On this day in history : 3rd May 1830 – The opening of the Canterbury and Whitstable Railway – also known as The Crab and Winkle Line….
Up until the early 1800s goods had been transported from the Canterbury area via the River Stour…. However, the river was constantly silting up and the cost of dredging it became untenable….
In 1823 pioneer promoter of rail transport, William James, visited Canterbury and it was he who suggested a rail link between Canterbury and the Thames Estuary…. An initial Act of Parliament for the construction of a line to Whitstable – which was just a small fishing port at the time – was passed on the 10th of June 1825….
Plans for Whitstable were ambitious and included a whole new harbour…. James surveyed the area and decided the best route was the most direct, despite it involving three steep gradients and an 828 yard long tunnel…. Unfortunately James was not around to personally oversee the plans – as he had over-stretched himself in his financial commitments and found himself in debtor’s prison…. However, work continued without him with construction beginning soon after the Act had been passed….
George Stephenson was the appointed engineer – but in all fairness it was his deputy, John Dixon, who did the bulk of the work…. It did not take long before the ambitious scheme began to run out of money and in April 1827 a second Act of Parliament released another £19K…. The Tyler Hill Tunnel proved to be tricky, making progress a slow and difficult task…. A third Act of Parliament was required to secure another £21K….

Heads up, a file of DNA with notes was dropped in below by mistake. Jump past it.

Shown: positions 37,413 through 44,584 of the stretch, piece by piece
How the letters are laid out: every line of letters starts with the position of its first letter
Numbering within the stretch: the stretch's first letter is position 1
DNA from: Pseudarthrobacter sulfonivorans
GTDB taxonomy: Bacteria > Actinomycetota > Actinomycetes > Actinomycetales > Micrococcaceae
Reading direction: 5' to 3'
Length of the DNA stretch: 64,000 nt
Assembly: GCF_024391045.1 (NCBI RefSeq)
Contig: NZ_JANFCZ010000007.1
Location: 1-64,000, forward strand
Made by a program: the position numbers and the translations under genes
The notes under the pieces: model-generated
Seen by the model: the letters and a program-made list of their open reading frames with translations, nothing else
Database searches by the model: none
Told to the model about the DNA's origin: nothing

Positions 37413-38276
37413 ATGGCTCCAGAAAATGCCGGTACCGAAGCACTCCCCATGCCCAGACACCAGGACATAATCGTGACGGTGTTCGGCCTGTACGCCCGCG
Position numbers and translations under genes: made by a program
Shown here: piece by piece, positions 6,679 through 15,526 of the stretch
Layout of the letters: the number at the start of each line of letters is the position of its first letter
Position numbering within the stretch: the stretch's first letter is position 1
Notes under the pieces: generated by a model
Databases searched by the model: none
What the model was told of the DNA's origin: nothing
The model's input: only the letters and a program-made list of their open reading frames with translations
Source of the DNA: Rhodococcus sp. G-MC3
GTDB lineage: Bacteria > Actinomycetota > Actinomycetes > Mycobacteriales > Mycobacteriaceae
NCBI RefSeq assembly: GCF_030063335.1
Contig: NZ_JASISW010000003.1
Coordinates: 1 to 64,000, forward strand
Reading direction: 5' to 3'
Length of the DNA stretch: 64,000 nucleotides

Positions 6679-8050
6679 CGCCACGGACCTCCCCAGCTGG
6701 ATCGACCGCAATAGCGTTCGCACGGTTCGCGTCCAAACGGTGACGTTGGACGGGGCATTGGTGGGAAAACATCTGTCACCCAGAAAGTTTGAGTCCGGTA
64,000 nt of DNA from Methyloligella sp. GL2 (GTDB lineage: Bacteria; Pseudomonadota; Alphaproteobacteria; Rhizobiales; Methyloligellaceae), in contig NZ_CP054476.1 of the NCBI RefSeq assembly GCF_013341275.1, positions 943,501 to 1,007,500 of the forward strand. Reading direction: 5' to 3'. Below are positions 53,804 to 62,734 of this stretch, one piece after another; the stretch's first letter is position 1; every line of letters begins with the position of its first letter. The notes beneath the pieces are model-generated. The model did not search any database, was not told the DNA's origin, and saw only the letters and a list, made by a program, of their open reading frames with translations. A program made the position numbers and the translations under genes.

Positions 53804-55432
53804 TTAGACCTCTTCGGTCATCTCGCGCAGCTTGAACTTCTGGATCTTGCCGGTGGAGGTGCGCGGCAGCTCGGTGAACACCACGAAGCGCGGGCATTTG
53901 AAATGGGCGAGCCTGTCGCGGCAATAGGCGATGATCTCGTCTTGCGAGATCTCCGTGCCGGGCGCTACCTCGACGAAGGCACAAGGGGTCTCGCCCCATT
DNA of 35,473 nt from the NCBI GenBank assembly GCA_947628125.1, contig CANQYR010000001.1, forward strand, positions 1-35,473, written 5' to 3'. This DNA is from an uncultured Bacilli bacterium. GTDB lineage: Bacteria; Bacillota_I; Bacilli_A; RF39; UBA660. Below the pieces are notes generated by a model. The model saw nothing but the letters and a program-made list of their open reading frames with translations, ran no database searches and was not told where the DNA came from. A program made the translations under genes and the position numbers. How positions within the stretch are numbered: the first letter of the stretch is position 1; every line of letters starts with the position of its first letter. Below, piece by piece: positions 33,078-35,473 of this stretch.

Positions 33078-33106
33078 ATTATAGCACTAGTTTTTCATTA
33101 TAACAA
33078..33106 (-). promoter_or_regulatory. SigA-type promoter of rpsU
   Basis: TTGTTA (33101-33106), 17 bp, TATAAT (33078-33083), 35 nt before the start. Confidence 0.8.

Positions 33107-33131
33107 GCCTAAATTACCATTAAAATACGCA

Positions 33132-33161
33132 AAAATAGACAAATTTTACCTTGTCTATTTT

In 1830 the line had reached Whitstable and freight transportation along with hourly passenger services began on the 3rd of May…. It took another two years for the link to the harbour to be completed….
By 1844 the line was facing bankruptcy and was taken over by the newly formed South Eastern Railway…. It was never to be a prosperous line and faced a further set back in 1860 with the opening of the London, Chatham and Dover Railway – which offered a faster passenger service between Whitstable and London….
In 1923 the line became part of Southern Railway – and on the 1st of January 1931 passenger services ceased – although the line continued to carry freight such as grain, coal, stone and during WW2 munitions…. The final freight train departed with its load on the 29th of November 1952 and the line finally closed on the 1st of December…. Almost immediately the lines were lifted and the infrastructure removed….
In 1997 a charity named The Crab and Winkle Line Trust formed to reopen the route as a footpath and cycleway…. In 1999 a seven mile long section running along part of the original track route was opened….